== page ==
The U.S. Air Force awarded Rockwell Collins a contract valued $17 million for full-rate production of Diminishing Manufacturing Sources Replacement of Avionics for Global Operations and Navigation (DRAGON) for the Airborne Warning and Control System (AWACS) E-3 airframe. Overall, the upgrades increase aircraft capabilities and reduce maintenance costs; besides eliminating the need for E-3’s navigator, dropping the crew size from four to three. It also adds a Mode-5 identification friend-or-foe (IFF) capability. This contract provides for the fabrication and delivery of Rockwell Collins B-Kit items, installation and software and associated ancillary items, to be installed on 25 AWACS aircraft.
AWACS DRAGON seeks to modernize the E-3’s cockpit by replacing most analog indicators with modern digital multicolor graphic displays. Nearly all of the 1970s-vintage avionics are being replaced with updated subsystems that comply with today’s air traffic management standards. It leaves the E-3’s systems like engines, airframe, and mission systems intact. The effort includes digital satellite communications (SATCOM); modern flight management system; and digital cockpit with five glass display screens for engine, navigation and situational awareness data. It also includes weather radar that can predict wind shear; enhanced ground proximity warning system; and digital flight deck audio distribution system.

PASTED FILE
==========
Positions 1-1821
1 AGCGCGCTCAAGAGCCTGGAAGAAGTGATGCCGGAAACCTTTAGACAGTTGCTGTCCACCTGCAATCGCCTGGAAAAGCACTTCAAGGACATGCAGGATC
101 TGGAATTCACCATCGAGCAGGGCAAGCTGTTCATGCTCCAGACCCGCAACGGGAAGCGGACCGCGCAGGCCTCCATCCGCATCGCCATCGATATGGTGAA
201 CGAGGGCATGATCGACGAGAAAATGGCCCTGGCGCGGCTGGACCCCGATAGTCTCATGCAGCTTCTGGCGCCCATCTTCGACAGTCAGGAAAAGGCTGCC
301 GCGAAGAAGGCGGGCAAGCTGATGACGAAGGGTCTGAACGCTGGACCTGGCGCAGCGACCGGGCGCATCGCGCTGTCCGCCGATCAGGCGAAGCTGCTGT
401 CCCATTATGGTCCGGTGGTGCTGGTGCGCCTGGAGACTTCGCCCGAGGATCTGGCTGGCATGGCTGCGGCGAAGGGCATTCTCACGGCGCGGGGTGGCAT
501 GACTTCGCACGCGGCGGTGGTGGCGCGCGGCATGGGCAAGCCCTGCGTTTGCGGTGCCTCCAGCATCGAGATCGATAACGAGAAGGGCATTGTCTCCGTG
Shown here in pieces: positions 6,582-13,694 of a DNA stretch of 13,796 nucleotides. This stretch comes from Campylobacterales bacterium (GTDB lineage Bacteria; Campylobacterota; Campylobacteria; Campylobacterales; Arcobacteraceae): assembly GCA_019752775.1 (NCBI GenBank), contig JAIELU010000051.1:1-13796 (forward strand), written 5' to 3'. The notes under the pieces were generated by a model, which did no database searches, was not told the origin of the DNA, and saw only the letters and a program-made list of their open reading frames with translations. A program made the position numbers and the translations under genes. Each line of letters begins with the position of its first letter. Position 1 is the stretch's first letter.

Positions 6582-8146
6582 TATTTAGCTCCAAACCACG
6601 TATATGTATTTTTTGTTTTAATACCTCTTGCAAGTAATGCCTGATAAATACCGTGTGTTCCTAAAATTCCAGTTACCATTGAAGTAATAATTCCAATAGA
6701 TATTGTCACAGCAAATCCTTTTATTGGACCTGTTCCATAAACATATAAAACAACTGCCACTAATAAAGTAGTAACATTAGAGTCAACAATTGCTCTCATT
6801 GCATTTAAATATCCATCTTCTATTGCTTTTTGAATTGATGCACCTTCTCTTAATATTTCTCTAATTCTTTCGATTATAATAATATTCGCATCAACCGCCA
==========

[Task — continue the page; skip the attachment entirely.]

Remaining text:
The Boeing E-3 Sentry is an American airborne early warning and control (AEW&C) aircraft developed by Boeing. E-3s are commonly known as AWACS (Airborne Warning and Control System). Derived from the Boeing 707, it provides all-weather surveillance, command, control, and communications, and is used by the United States Air Force, NATO, Royal Air Force, French Air and Space Force, and Royal Saudi Air Force. The E-3 is distinguished by the distinctive rotating radar dome (rotodome) above the fuselage. Production ended in 1992 after 68 aircraft had been built. In 1996, Westinghouse Electric’s Defense & Electronic Systems division was acquired by Northrop Corporation, before being renamed Northrop Grumman Mission Systems.
In 2009, the USAF, in cooperation with NATO, entered into a major flight deck avionics modernization program in order to maintain compliance with worldwide airspace mandates. The program, called DRAGON, was awarded to Boeing and Rockwell Collins in 2010. Collins. Drawing on their Flight2 Flight Management System (FMS), almost all the avionics were replaced with more modern digital equipment from Rockwell Collins. Main upgrades include a Digital Audio Distribution System, Mode-5/ADS-B transponder, Inmarsat & VDL datalinks, and a Terrain Avoidance and Warning System (TAWS). The centerpiece flight deck hardware consists of five 6×8 color graphics displays and two color CDUs. DRAGON layed the foundation for subsequent upgrades including GPS M-Code, Iridium ATC, and Autopilot. USAF DRAGON Production began in 2018.